Fight against Exxon in Australia continues

The dispute against the global giant Esso/Exxon in the small South Eastern Australian town of Longford has now been going on for over 250 days. The company is attempting to use subcontracting and sham employment contracts to slash the wages and conditions of hundreds of workers. There has been support from workers all around Australia, and while the picket line outside the Esso/Exxon is solid, more needs to be done to involve other workers and workplaces. Against global companies like Exxon, co-ordinated industrial actions with other Exxon sites around the world would be most effective in increasing the power and effectiveness of workers’ actions.

 

Saudi Arabia cracks down on critics

This week, two human rights activists, Issa al-Nukheifi and Essam Koshak, were sentenced to 6 years and 4 years of jail respectively. Their crime was to publicly criticise the Saudi Arabia government policies in Yemen and internal policies. These latest sentences are just part of an ongoing campaign by the government of Saudi Arabia to silence any critics, especially in times of rising economic inequality and cutbacks. Such crackdowns on local activists makes the task for the millions of migrant workers in Saudi Arabia to organise and improve their conditions even more difficult.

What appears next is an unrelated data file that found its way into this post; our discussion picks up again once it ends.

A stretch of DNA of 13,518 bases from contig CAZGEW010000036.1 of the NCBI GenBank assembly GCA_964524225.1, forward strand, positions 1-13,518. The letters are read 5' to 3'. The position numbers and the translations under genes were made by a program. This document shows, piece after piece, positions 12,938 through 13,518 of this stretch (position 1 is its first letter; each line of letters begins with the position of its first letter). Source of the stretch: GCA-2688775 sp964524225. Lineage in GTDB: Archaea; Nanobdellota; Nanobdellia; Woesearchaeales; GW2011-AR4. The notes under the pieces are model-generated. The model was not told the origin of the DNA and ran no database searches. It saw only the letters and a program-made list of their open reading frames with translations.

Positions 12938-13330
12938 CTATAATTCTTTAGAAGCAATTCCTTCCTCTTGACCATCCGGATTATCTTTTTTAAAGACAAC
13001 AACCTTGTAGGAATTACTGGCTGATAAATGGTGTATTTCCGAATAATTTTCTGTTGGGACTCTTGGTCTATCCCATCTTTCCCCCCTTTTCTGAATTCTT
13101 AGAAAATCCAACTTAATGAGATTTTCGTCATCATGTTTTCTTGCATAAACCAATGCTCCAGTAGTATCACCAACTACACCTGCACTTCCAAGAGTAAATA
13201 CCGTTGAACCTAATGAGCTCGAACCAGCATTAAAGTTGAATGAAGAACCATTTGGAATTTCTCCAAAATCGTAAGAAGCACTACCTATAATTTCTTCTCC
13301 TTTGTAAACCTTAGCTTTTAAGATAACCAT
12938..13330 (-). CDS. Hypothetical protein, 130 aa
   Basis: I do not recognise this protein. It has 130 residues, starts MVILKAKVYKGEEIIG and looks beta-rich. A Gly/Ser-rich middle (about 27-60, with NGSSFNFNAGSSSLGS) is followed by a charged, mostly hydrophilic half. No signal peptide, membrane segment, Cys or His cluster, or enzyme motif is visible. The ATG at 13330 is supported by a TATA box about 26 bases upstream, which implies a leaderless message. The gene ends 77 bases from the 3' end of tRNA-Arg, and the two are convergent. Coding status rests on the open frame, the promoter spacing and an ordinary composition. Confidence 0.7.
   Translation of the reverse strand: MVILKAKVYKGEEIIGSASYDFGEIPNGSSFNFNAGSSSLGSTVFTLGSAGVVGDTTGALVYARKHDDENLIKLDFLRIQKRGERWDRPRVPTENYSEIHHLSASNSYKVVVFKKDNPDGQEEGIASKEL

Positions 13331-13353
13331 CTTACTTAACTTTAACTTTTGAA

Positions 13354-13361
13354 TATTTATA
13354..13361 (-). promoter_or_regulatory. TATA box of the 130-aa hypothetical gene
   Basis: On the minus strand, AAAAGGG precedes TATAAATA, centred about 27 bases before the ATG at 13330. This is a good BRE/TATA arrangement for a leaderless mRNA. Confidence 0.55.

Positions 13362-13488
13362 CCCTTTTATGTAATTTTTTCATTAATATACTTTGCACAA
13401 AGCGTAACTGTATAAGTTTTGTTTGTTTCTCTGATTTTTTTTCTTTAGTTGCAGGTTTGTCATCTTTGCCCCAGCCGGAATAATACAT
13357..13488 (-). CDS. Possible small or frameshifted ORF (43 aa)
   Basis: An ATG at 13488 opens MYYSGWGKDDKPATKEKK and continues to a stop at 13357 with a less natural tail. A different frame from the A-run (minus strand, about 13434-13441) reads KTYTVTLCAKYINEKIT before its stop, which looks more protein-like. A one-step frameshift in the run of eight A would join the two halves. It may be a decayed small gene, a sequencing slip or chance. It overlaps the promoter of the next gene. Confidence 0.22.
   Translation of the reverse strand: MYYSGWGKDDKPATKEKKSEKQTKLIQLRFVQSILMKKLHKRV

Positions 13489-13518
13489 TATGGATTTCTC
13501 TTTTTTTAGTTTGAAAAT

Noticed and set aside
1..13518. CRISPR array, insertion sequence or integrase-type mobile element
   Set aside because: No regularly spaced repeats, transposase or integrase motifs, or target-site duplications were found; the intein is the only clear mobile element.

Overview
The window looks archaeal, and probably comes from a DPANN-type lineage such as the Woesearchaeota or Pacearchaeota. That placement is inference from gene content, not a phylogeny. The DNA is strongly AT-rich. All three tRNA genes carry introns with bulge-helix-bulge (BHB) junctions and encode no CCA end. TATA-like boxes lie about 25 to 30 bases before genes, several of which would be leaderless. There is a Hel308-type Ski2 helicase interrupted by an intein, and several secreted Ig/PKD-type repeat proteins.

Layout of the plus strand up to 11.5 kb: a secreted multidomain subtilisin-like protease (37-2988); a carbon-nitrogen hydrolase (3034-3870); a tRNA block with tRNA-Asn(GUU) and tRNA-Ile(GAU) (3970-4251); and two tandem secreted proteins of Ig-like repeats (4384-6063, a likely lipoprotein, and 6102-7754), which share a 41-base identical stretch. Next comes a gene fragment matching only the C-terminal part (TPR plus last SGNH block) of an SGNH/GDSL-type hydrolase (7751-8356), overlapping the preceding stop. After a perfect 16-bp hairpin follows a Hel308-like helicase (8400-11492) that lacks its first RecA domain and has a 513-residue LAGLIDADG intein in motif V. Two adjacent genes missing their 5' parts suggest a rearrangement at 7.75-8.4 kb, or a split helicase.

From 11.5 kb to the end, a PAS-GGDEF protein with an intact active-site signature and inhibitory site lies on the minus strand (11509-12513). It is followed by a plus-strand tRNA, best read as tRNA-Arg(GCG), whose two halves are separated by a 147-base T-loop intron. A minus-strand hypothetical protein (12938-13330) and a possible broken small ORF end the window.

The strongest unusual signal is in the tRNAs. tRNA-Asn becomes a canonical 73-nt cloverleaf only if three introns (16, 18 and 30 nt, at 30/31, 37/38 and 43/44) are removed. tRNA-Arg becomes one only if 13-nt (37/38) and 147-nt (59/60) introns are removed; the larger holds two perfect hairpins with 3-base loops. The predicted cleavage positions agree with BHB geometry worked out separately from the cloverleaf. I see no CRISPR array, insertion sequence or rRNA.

Campaign to free refugees continues in Australia

It has been over four years since Reza Barati was murdered during a riot at the Manus concentration camp in Papua New Guinea. The fact that in all these years no-one has been brought to justice reflects the Australian government contempt for refugees. In the other off shore concentration camp in Nauru, a new leaked report attests to the fact that refugees have been housed in unhealthy conditions for years due to untreated mould outbreaks. In late March, co-ordinated protest rallies will be held all around Australia demanding the closure of these concentration camps and an end to the repression of asylum seekers and refugees.